JuD warns India against "striking" Pakistan

Outlawed outfit Jamaat-ud-Dawah has asked India to hand over persons involved in Samjhauta blast.

Islamabad: Outlawed radical outfit
Jamaat-ud-Dawah has warned India against "striking" Pakistan
and asked it to hand over persons involved in the Samjhauta
Express train bombing.

The 10-point declaration was adopted at the "Defence
of Islam and Pakistan`s Stability" conference organised by JuD
at the Jamia-al-Dirasat Islamia seminary in Karachi yesterday.

It called for the US to be declared an enemy of
Pakistan and warned the government against releasing Indian
death row prisoner Sarabjit Singh.

The declaration also warned India against "striking"
Pakistan and asked it to hand over persons involved in the
2007 Samjhauta Express train bombing, in which 68 people were
killed mostly Pakistanis.

It also warned the people about alleged attempts by
India, Israel and the US to destabilise Pakistan and called
for unity among citizens to defend the country.

Among those who addressed the gathering was senior JuD
leader Abdur Rehman Makki, who contended the situation in
Pakistan was "not as bad as the local and Western media says".

Makki pointed to the perceived inability of the US to
win the war in Afghanistan and said if "Pakistan is worried
about the future, (Admiral) Mike Mullen and (Gen David)
Petraeus are more worried!"

Makki also praised slain al Qaeda chief Osama bin
Laden, who was killed in a US raid in Abbottabad on May 2.

"He killed thousands of US citizens."
He brought five planes that hit American buildings.

He brought the CIA and the FBI back to their senses,"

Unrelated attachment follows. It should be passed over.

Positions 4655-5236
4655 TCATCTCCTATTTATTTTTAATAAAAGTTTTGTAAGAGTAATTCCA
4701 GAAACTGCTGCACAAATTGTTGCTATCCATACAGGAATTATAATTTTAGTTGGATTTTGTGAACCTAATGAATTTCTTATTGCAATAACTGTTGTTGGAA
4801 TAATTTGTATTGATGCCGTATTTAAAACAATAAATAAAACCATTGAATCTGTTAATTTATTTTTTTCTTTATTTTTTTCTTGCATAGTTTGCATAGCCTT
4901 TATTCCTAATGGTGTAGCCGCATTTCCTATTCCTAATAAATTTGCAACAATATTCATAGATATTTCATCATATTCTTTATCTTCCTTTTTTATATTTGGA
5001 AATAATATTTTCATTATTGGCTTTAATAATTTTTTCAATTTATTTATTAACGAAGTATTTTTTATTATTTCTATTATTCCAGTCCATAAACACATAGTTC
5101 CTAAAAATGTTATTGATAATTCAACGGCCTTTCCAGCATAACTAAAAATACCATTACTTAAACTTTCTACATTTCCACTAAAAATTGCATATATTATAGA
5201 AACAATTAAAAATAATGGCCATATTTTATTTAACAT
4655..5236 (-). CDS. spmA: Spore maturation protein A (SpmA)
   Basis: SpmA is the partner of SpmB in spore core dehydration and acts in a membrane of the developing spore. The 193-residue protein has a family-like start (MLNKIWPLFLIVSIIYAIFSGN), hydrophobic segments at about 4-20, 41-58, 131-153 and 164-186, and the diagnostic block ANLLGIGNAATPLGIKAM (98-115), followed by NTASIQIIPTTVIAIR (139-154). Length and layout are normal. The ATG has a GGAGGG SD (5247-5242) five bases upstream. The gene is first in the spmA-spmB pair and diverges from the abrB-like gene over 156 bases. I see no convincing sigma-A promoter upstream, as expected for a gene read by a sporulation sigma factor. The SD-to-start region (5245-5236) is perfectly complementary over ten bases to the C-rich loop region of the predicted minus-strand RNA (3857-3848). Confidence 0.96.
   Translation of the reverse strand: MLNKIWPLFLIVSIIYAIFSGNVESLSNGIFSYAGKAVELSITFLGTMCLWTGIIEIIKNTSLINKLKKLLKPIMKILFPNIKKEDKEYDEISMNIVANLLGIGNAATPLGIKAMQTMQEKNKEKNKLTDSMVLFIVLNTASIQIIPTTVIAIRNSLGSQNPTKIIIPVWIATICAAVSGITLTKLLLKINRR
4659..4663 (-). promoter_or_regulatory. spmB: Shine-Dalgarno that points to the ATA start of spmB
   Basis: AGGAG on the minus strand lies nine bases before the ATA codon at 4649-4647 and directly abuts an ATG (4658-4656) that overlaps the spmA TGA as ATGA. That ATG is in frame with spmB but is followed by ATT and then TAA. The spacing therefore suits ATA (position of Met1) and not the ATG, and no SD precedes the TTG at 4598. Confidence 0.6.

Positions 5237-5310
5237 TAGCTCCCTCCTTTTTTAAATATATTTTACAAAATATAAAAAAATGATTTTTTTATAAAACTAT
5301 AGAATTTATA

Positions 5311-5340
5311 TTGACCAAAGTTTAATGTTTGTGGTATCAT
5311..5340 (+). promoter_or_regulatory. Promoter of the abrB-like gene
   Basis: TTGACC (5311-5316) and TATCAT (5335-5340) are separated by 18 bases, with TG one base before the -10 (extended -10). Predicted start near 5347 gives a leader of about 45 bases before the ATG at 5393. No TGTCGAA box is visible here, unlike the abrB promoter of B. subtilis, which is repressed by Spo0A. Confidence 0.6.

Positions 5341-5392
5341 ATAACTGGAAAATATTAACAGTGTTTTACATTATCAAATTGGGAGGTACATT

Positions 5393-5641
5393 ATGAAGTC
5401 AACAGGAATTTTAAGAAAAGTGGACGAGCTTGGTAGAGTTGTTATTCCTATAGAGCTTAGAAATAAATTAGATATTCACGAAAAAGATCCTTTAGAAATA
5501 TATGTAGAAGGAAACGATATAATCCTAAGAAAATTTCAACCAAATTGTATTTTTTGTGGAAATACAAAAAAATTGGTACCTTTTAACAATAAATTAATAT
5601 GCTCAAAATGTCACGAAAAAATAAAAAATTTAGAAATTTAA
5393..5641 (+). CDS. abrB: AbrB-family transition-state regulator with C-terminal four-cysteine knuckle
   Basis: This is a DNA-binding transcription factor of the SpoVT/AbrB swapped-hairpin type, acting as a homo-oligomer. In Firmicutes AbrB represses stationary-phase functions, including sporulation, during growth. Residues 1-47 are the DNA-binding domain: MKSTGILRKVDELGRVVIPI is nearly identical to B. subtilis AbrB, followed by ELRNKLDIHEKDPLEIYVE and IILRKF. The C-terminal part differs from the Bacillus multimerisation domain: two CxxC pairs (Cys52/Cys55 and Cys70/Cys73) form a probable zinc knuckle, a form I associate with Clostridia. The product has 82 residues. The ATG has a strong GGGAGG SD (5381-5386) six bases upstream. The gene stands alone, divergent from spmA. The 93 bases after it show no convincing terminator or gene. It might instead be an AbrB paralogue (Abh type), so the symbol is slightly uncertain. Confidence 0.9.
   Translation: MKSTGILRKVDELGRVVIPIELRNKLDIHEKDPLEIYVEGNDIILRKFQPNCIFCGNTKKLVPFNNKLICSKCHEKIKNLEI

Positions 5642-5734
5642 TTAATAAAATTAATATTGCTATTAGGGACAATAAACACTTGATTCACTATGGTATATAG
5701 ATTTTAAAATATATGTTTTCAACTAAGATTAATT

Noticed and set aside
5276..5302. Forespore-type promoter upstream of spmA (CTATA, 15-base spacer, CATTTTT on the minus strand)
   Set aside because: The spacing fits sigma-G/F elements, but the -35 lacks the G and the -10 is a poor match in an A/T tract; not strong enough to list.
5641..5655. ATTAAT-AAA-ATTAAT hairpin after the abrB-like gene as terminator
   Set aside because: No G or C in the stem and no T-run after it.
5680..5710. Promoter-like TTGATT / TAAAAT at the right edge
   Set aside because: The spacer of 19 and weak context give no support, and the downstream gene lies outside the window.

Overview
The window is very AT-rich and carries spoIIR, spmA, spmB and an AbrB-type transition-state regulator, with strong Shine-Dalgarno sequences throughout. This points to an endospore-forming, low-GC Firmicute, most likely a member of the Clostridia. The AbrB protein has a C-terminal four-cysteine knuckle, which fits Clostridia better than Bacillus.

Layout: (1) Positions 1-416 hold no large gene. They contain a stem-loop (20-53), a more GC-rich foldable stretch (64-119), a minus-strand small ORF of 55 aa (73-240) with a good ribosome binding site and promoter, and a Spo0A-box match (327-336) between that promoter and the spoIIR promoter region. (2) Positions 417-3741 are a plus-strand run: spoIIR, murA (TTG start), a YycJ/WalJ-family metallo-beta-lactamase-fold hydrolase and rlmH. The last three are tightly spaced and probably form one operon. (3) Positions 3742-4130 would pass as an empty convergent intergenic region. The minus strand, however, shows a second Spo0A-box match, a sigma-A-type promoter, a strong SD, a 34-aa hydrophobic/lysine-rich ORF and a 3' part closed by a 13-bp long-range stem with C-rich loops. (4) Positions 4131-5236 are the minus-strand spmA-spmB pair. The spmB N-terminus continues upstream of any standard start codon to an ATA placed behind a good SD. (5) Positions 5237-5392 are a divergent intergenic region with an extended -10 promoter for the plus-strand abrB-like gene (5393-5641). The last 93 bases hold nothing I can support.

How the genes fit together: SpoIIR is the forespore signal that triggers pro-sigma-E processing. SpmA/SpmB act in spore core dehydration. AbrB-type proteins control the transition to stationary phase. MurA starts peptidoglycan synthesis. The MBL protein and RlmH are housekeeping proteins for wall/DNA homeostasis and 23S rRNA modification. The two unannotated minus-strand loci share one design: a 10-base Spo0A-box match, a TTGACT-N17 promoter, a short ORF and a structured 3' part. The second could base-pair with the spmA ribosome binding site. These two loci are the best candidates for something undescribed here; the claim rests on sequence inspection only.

Makki was quoted as saying by The Express Tribune newspaper.

However, the conference guarded by Kalashnikov-toting
men was attended by only about 100 seminary students.

One speaker described the US, India and Israel as a
"satanic trinity".

The speakers called for the imposition of an "Islamic
system" in Pakistan and referred to the alleged presence of a
number of "spies" in the country.

JuD leader Ameer Hamza said the event was organised as
a "follow-up on the resolution passed by parliament in the
in-camera briefing to reduce US involvement in Pakistan."

Other speakers contended that the recent criticism of
the Pakistani military was wrong and part of "propaganda".

"If we criticise the military, then we are playing
into the hands of the US," said one speaker.

The 2007 Samjhauta Express bombings were a terrorist
attack that occurred around midnight on 18 February 2007 on
the Samjhauta Express.

Sixty-eight people were killed in the ensuing fire and
dozens more were injured. Of the 68 fatalities, most were
Pakistani civilians.


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